For example, some of these policies which have been developed ‘behind the scenes’ without consultation or public input such as the "sexual orientation policy" will definitely affect our children one way or another.

In addition, TDSB’s "Equity in Education Foundation Statement", which intends to govern all board’s policies was developed mainly by former Toronto board staff, gay communities, pro-gay individuals, and a very minimal number of community members who felt helpless and frustrated after having to force themselves onto that committee, deceived about the mandate and lack of clarification (What was the "Equity in Education Foundation Statement" originally intended for? And, What affect does it have on other mandated policies, such as the "Antiracism and Ethnocultural Draft Policy"?).

TDSB needs to be reminded of the underlying principals of policy development, procedures and practices that do not discriminate against faith and visible minority groups, as well as the vital role of parents, while keeping in mind all the students’ needs, without promoting one group’s right over another, especially when the TDSB promote issues that intervene with family morals, values and beliefs. In addition, it is the parents’ right to decide what values and morally acceptable practices their children should learn, it is not the school board’s responsibility to make that decision for our kids and what the children should learn or not.

All board policies that have been developed or harmonized should be put for public consultation, especially the "sexual orientation policy" and the "Equity in Education Foundation Statement" so that the public will be informed of the changes and their impact on the education system. In addition, faith and visible minority groups strongly feel that it is necessary to have an "Antiracism and Ethnocultural Committee" in place to monitor and ensure implementation of that policy. A harmonized "Contagious Disease Policy" should be in place and implemented ASAP.

Moreover, all school boards in Ontario need to have a "Universal Code of Conduct and Ethics" as an integral part of the curriculum for students and staff with enforced implementation from kindergarten to high school. Such code will serve as a foundation block in the continuing fight against crime and gangs in our society. The Ministry of Education should have a policy to remove the teaching of materials that are not facts, biased, or misleading, such as the theory of evolution; such material is discriminate and offensive to religious group(s) and to science itself.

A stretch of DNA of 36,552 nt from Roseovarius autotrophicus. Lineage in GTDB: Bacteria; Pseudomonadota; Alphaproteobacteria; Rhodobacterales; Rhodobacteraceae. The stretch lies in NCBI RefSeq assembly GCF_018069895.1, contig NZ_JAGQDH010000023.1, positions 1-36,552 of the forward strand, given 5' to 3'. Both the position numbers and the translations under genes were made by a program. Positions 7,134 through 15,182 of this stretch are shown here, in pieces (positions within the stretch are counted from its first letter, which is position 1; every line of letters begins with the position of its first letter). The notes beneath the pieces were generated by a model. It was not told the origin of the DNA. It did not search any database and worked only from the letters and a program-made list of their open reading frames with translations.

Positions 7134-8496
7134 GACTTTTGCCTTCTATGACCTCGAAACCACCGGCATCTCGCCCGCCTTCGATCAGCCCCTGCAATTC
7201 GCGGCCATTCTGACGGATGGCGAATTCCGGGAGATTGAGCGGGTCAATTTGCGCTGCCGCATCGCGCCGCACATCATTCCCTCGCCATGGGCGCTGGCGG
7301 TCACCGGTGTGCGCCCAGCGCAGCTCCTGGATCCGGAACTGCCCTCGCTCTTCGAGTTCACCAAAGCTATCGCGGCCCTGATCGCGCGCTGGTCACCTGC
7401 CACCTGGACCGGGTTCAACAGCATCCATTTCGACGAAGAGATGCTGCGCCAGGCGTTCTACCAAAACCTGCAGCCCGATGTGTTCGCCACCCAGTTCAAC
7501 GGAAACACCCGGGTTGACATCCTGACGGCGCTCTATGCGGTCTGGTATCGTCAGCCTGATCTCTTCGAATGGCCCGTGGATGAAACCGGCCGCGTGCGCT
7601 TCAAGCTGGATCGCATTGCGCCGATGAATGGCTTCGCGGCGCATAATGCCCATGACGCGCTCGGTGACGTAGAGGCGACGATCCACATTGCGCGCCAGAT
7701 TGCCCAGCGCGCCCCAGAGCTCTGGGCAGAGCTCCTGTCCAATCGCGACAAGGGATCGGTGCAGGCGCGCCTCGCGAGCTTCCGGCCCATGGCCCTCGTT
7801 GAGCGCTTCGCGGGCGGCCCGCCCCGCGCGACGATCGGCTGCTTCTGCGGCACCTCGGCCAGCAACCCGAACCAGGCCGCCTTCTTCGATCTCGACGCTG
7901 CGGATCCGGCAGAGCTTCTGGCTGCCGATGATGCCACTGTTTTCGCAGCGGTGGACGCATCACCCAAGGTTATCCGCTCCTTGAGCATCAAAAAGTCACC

TDSB should look into different strategies for effective communication with parents and communities. TDSB must truly involve parents and communities, without discrimination, especially recruiting individuals and guidance counselors with positions at all levels to reflect the diverse communities it serves. That will promote positive communication and understanding of the various cultures, in order to meet all the children’s needs.

For example, a guidance counselor told a student, when he expressed interest to be a journalist, that he cannot be so because, firstly he is a Somali, and second he is a Muslim. Another example from last June, three kids from visible minority groups were suspended unjustly because the staff failed to acknowledge the language barrier. When the parents raised their concerns they were ignored and ridiculed by the staff and administration.

Due to discrimination and lack of understanding of various cultures, many teachers and guidance counselors in TDSB are not qualified to have such positions because some provide the wrong advice academically and culturally. This area should be seriously investigated.

Developing sound policies alone, without implementation and commitment amounts to a waste of public money and perpetuates the problem of discrimination, while promoting deep resentment in the society. In the end it will cost us our kids; our future!

In conclusion, these fundamental issues and concerns contribute to the child’s molding personality, identity, attitude, and how the child perceives the world around her/himself. The whole school environment, society, people-conduct and human relations, affect children’s education, achievements, successes and well being. If TDMEA is seen as an "ally and not an adversary" to TDSB, I am confident we can establish a healthy partnership that can work for the benefit for all our students within our public educational system. It is my hope this submission is a first step in that direction.

Thank you once again for your understanding and cooperation. Should the Commission have any questions or further clarification from our Assembly, the TDMEA would be more than happy to assist the EIC in its mandate to improve the education system.


Ibrahim El-Sayed

President, TDMEA